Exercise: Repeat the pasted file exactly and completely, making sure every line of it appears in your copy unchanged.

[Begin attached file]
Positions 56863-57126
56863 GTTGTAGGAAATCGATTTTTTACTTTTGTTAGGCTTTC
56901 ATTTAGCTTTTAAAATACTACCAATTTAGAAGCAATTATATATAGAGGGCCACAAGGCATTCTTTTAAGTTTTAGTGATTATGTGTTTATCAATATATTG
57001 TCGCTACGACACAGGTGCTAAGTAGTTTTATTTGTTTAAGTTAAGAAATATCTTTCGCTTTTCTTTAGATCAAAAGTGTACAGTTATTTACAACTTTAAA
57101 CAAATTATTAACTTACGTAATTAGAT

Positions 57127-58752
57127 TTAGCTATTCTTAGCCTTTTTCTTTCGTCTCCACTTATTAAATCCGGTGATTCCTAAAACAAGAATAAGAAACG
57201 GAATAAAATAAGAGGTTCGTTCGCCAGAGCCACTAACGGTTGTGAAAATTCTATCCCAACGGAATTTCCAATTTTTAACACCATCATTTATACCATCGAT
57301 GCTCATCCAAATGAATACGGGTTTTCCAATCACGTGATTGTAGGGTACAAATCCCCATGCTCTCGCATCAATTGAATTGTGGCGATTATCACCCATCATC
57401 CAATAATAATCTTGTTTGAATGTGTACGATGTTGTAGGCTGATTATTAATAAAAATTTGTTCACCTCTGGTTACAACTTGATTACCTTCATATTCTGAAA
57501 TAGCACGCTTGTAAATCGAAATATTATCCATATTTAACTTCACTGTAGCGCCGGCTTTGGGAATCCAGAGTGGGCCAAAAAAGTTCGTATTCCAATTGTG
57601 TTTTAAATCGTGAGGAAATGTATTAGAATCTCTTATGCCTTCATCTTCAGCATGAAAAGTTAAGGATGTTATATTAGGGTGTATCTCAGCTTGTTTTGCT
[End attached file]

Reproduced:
Positions 56863-57126
56863 GTTGTAGGAAATCGATTTTTTACTTTTGTTAGGCTTTC
56901 ATTTAGCTTTTAAAATACTACCAATTTAGAAGCAATTATATATAGAGGGCCACAAGGCATTCTTTTAAGTTTTAGTGATTATGTGTTTATCAATATATTG
57001 TCGCTACGACACAGGTGCTAAGTAGTTTTATTTGTTTAAGTTAAGAAATATCTTTCGCTTTTCTTTAGATCAAAAGTGTACAGTTATTTACAACTTTAAA
57101 CAAATTATTAACTTACGTAATTAGAT

Positions 57127-58752
57127 TTAGCTATTCTTAGCCTTTTTCTTTCGTCTCCACTTATTAAATCCGGTGATTCCTAAAACAAGAATAAGAAACG
57201 GAATAAAATAAGAGGTTCGTTCGCCAGAGCCACTAACGGTTGTGAAAATTCTATCCCAACGGAATTTCCAATTTTTAACACCATCATTTATACCATCGAT
57301 GCTCATCCAAATGAATACGGGTTTTCCAATCACGTGATTGTAGGGTACAAATCCCCATGCTCTCGCATCAATTGAATTGTGGCGATTATCACCCATCATC
57401 CAATAATAATCTTGTTTGAATGTGTACGATGTTGTAGGCTGATTATTAATAAAAATTTGTTCACCTCTGGTTACAACTTGATTACCTTCATATTCTGAAA
57501 TAGCACGCTTGTAAATCGAAATATTATCCATATTTAACTTCACTGTAGCGCCGGCTTTGGGAATCCAGAGTGGGCCAAAAAAGTTCGTATTCCAATTGTG
57601 TTTTAAATCGTGAGGAAATGTATTAGAATCTCTTATGCCTTCATCTTCAGCATGAAAAGTTAAGGATGTTATATTAGGGTGTATCTCAGCTTGTTTTGCT